interesting. So, already, as I'm looking at this location, instinctively, I'm gonna go over here and look this way because this area of the bar is lit, it gives me some natural glow, it gives me some backlight. I can walk in here, say you're a photographer for the Seattle Times, you walk in here. Now, newspaper photographers, you know, they're responding to a photo assignment desk and the photo assignment editor can be occasionally, at least, like a taxi dispatcher. You know, they're under pressures like, "Go here, go here." Those newspaper photographers especially, are under the gun time-wise. So, walk in here, maybe that's where we'll start. We'll see if we can do a one light portrait and get out of dodge in 15, 20 minutes. Maybe that'll be our first challenge. What would you do if you walked in here with one flash? How would you do that, real quick? And we don't have to answer those questions now. I'll hopefully, I'll stumble around here in a little while and answer them on some level for you, you know. You can like "Whoa, look at him, that's really dumb". You know? So we'll go forward on that level, just in terms of driving forward the location assessment. We have two talent, I think I already mentioned that, right? Very distinctly different human beings, okay? And, so, with the slash bar owner, bartender, probably driven by a character light. How am I already thinking about that? I'm thinking that if he's the owner, I'm gonna work with a fairly sizeable depth of field because I want to see the place, alright? Now with her, if I'm gonna construe this to be, say, a location that we're using, and she's a local singer, and I'm on an assignment to shoot her CD cover, or something like that, then I am freed up to loose the place and just kind of have the context, and the feel and the flavor of it. So that might influence my choices of light, depth of field, all that sort of stuff, coloration. So, two different missions there. The first mission is almost like a corporate portrait, 'cause here's the owner, it's my bar, okay. Am I gonna throw that out of focus at F one point four so you can't even know where you are? No, I'm gonna shoot it at five point six F eight, something like that. So the mission of the photograph is accomplished. You know where the place is, what it looks like, all that sort of stuff, okay? I've shot many pictures. I refer to them not as photographs, I refer to them as trained seals, okay? Because they're not really pictures. I've been assigned to do something and that picture has to jump through a whole bunch of hoops and do tricks for the client, okay? It's gotta be on the cover, so it has to be vertical, gotta leave room for type, gotta leave room for the barcode, gotta leave a negative area that's somewhat monochrome or evenly colored, so that the type can go here. Anybody ever have their pictures like just plastered with type? God almighty, you know? I just get used to it, okay? Because the picture becomes a vehicle and the art director wants these areas, to manipulate in the photograph. So I have to think about that too. So for me, it's not really, It's not just like, "Oh, let's make this lovely picture." The photograph has a mission. And that's what they're paying me for, so I direct myself to that mission. There are photographers I know, for many years, folks at The National Geographic, who are magnificent photographers, and I've heard this phrase many times. It's like, "Well, I shoot what I want, "and then, I'll shoot something for the client." Eh, eh, not in the world of commercial photography, and not anymore, okay? Back in the day, when money and assignments fell from trees, you could afford to sort of, you know, be a little bit of a (speaks in foreign language), on location, and it's kind of like "Ah, yes." And deliver it to the client, you know, "These pictures, they have a certain (speaks in foreign language). Yeah, you know? Not so much anymore. It's a very considered decision for a client to say, "Alright, we accept your estimate of 15,000 dollars, "you know, 2500 dollar fee "plus 12500 dollars in expenses "for airfares, location fees, et cetera." To get them to that point, where they're willing to drop cash on you for the photograph, they want what they want, you know? And that's the difficult interface, right? Have you guys experienced clients who kind of feel like photography's an assembly lined product like (continuous thuds), you know? Like stamping it out. And it ain't, it's very unpredictable. Jay Maisel, back in the day, he was one of the primary, motivating forces in lots of photographer's lives. I refer to him as the father of modern color photography, but he was also a very smart business man, and you know, he's largely retired now but he's still a formidable force in photography. He is to be revered. But he used to charge more for his stock photography on occasion, than his assignment photography. 'Cause his reasoning to the client, was, "Well, you buy my stock picture, "you have to pay me more, "because that's a physical entity, "you know what you're getting, "and you have to pay for that kind of certainty, bub." Jay is very direct, you know? And the other corollary reasoning to that, is you put me on assignment, you don't know what you're gonna get. I may surprise you in a wonderful way, it may not go that well. So, there was this kind of interesting business proposal there, because it's not an assembly line, right? You have to go out, and it is an adventure. It can be the Wild West out there, and you're not completely sure. You do your best to return to the client what they expect, but it's not a given, none of this is a given. So location assessment. Access is everything, okay? We have access to this bar. That's because Creative Live made arrangements, paid money, signed checks and permissions, and insurance, whatever needed to happen to get us in here. Access is everything. I've known this, this is kind of fun, because I was putting together this slideshow, this is a letter my father wrote in 1976, to help me as a young student photographer gain access to the 1976 Democratic National Convention in New York City. So I've been living with it my entire career. That was my first big time job, if you will. And I realized right then, you need to have access to these kinds of places. So, location assessment, oh my goodness. This was a bad idea, that's all I can say. I'll show more images about it later on. This is a swamp in Florida, and I don't know, I saw Lord of The Rings far too many times. I had this idea of smoke and mist, and a lady in the water on the boats, and this and that, and the tall trees, and the swampy forest, and the enchanted kind of mystical place. And what I found was, that good location for all of that, but also a location that was populated with mosquitoes, alligators and water moccasins. So it was dodgy, okay, dodgy. Or you get a location like this, where the, you just give up all hope. This basement location that I was introduced to, might as well have had a sign like Dante, like abandon all hope, ye who enter here, okay? So, it is what it is. Locations will rise and fall, and sometimes you are very limited, in terms of what you can do, and how you can do it. So, let's talk about this, alright. Guy walks into a bar, alright? And that's where we are today. Alright, I don't know, what can I say folks, I'm Irish Catholic, so perhaps I have an intuitively good sense of how to light a bar. Not to be generalized about it, but I actually love bars. They're charismatic, they're interesting, they have kind of this flavor, that you can latch onto. So there's an empty bar. And then I start to light it, okay? This is exactly what we're gonna do here, we're gonna build this set. So we had a dude, he was kind of a cool looking guy, with a porcupine hat or whatever that kind of hat is called. See these glasses, and all that sort of stuff, lit up. Flashes, I think there were six or seven flashes used, all small flash on this job. There's a little soft box, and a fill board. I'm behind camera over in here, talking to, I think that's Callie in there. This is our trigger light over here, this was done line of sight. So I'm moving my trigger light over here, connecting it to camera. It is triggering this soft box, and a variety of other lights around the bar. And there's a final, okay? Or close to a final. There is this one too, and we'll do that today. Different feel, different F stop, different feel, same guy, same position, same light, but it looks very different. Now what did I do in the background here? In terms of white balance. I threw myself into a tungsten white balance, because I'm looking at those windows, and they look kind of blah with just kind of cloudy daylight out there. So, this is still hot white, but I knew the inflection of the light as it came along in here, would turn blue. Floor would light up blue. But, this is also a black hole as it feather down in here, so where is that light? That light is coming from these lights, which are in the dining room, going through these windows. Coming down in here and creating a little splash of light down in here. You've heard this a thousand times, you know, it's like Sister Mary Ignatius Explains It All For you, "You're responsible for every pixel young man." And it's true, you are, you're responsible for every pixel, you are responsible for foreground, middle ground and background. And what I found I often times do, is I light right through a picture. I put almost inconsequential lights at the background of my photograph, just to spark a little interest back there, to define the room, let people know how big it is. If I just light up front, and slam dunk it, and then make the picture devoid of context, then I'm depriving my reader of the experience. That's the thing, what is our ultimate responsibility here? Who is that to? I would submit for your consideration the viewer of your photograph. Not so much the client even, the client is the conduit, you know, and you do have to satisfy the client, but ultimate, you have to enchant, inform and move the reader along. The viewer of your picture is your customer. And if I just shot this, and I let most of the bar go to this tenor and tone right here, then I'm depriving someone of the impossible enjoyment. Like, I enjoy this picture, not just because it's mine, you know, it's an okay picture, it's nothing great, but I have fun with my eye roaming around. Getting intrigued, information, I know where I am, right? I know that this guy is like this cool dude. I'm very careful, as you would be in any sort of venue, about having someone actually hold a glass of liqueur. Construed him to have a cup of coffee, and a couple of books. Dylan!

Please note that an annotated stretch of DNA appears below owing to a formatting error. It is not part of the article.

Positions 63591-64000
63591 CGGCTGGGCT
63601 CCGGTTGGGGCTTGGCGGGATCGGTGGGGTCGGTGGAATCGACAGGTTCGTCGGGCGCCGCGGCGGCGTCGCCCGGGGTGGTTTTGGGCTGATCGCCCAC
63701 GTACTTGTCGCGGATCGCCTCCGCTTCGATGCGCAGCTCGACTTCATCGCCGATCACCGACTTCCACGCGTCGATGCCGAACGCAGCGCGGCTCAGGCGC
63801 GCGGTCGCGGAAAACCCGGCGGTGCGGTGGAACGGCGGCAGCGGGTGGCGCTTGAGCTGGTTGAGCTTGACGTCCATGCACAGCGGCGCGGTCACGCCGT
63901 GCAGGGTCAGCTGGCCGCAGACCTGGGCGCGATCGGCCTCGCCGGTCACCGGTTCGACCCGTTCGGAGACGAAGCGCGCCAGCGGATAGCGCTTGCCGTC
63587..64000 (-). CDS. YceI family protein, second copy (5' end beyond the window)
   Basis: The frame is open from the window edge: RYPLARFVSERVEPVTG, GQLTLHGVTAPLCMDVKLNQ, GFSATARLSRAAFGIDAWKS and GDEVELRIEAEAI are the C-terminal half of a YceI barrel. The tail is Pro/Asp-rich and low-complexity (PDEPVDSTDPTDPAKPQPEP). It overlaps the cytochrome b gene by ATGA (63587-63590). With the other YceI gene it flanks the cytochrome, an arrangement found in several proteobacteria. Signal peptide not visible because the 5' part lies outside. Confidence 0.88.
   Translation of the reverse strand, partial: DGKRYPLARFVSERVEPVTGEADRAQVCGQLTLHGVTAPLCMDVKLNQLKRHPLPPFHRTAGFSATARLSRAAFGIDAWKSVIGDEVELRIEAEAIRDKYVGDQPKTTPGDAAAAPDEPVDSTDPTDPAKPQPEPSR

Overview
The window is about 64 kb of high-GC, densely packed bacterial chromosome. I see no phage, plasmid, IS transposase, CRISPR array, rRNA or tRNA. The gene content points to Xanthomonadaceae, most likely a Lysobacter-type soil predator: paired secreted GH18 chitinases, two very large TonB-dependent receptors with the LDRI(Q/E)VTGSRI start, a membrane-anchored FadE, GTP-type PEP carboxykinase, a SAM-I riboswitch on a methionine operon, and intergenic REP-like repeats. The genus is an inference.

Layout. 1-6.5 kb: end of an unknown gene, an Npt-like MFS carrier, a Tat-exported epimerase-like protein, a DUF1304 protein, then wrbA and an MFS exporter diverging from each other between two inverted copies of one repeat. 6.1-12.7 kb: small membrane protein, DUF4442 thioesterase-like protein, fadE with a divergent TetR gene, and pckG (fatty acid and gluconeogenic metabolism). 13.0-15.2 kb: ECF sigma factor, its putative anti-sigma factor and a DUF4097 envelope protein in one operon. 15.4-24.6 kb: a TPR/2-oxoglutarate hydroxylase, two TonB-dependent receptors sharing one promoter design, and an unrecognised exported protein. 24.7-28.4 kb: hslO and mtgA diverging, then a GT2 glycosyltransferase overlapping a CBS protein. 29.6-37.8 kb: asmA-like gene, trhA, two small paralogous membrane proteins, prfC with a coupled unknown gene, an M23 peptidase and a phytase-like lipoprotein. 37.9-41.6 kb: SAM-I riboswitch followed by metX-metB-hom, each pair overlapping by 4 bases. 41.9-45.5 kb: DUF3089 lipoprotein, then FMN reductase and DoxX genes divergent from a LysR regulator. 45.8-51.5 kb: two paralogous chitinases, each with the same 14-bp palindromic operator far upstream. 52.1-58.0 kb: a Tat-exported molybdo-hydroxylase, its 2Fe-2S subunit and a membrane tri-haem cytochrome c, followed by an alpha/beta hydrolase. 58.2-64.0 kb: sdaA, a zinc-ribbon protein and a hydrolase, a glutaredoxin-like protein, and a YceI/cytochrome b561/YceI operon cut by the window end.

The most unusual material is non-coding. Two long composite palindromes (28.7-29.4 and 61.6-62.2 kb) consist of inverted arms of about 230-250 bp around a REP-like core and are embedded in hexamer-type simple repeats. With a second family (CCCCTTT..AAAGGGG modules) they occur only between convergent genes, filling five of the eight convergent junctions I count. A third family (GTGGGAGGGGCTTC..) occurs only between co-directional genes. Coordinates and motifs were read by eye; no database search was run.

Question about how much time would you allot yourself for a shoot like this, for setting it all up and getting the shot.